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Staff Oversight
Assess the Electric Utilities Submitted Survey Instruments

Review the Content of the Survey Questions


o Contains questions related to the customers perception of service interruptions
related to frequency, duration, and economic impact
o The way the questions are asked
o The order in which the questions are asked
o Looked for bias within the questions
Review the Sampling Procedures
Review the Methodology for Administering the Survey
Review the Methodology Used to Analyze the Results
Ensure that the Survey Instruments are Designed to Separately Capture Residential
and Business Customers Perception of Reliability
Ensures the Sample Size Used By Each Electric Utility Meets the Level of Confidence in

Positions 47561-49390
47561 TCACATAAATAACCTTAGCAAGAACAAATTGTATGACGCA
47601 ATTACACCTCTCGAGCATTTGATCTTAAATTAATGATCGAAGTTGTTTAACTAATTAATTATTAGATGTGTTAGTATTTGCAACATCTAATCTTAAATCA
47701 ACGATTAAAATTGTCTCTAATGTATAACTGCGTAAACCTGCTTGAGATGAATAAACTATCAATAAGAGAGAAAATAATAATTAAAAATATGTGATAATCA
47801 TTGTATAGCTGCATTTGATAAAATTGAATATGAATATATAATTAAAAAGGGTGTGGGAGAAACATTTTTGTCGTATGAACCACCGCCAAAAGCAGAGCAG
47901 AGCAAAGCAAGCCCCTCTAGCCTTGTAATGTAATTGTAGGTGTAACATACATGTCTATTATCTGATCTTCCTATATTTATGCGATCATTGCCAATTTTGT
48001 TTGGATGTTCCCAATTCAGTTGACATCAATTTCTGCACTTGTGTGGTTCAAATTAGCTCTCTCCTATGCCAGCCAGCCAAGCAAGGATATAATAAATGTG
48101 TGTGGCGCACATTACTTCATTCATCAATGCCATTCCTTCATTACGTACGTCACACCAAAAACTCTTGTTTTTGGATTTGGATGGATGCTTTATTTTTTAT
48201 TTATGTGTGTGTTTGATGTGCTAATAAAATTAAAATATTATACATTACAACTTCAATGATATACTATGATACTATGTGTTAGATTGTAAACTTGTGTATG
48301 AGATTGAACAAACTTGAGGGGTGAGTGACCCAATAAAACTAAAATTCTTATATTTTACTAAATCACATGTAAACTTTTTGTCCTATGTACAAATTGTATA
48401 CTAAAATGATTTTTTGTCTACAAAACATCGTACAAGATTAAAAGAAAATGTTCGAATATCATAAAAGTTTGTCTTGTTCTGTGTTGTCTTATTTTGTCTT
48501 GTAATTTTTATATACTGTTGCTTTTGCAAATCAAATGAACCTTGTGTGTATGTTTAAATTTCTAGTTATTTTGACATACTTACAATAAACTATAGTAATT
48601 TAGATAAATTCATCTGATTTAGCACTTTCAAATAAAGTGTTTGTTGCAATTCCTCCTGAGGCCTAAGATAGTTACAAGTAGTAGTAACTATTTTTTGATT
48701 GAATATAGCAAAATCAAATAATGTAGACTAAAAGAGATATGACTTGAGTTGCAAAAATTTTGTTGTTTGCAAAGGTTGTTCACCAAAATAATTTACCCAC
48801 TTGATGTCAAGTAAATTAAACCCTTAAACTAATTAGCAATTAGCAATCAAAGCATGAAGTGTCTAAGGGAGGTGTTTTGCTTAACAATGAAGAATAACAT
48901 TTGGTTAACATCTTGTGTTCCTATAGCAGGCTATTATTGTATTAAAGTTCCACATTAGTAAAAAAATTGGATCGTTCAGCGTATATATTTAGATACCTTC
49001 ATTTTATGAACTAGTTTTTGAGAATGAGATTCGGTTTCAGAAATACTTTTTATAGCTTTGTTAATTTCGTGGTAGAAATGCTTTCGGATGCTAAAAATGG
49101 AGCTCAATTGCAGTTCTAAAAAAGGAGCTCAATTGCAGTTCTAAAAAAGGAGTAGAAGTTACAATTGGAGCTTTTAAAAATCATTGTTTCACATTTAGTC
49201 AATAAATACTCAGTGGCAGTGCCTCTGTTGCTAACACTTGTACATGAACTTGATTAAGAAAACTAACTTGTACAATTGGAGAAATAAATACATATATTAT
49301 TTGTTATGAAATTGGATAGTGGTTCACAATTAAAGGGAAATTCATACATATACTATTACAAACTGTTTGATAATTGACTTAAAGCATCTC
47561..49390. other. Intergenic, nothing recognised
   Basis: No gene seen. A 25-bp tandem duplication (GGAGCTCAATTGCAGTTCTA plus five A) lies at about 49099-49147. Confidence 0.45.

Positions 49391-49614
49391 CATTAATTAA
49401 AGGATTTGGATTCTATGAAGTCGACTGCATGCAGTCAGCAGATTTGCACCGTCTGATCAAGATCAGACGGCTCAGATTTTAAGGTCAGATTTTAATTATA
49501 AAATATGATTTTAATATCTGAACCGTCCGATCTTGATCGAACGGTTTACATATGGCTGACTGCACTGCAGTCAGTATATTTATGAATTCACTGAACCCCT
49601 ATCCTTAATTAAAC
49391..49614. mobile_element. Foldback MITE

the Results
Ensures Transparency of Results as it Relates to the Setting of Performance Standards
How the Survey Results are Incorporated into the Electric Utilities Methodologies for
the Development of Their Respective Performance Standards

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Changes in Technology since 2000


Mobile Substations A Substation on Wheels used to facilitate O&M in Distribution

Substations, provide spare capacity for overloaded transformers, temporarily replace


failed transformer.

SCADA Supervisory Control and Data Acquisition used to remotely monitor and

control the flow of power within a electrical substation. Requires metering,


communications, and switching capability.

Distribution Automation (DA) Provides remote sensing and remote control

capabilities such that outages on distribution circuits can be shortened. Faulted


portions of circuits can be remotely and/or automatically isolated from the unfaulted
portions of the circuit.

Advanced Metering Infrastructure/Smart Grid Combines the advantages of

SCADA and DA and extends the sensing and control functions to the customers meter.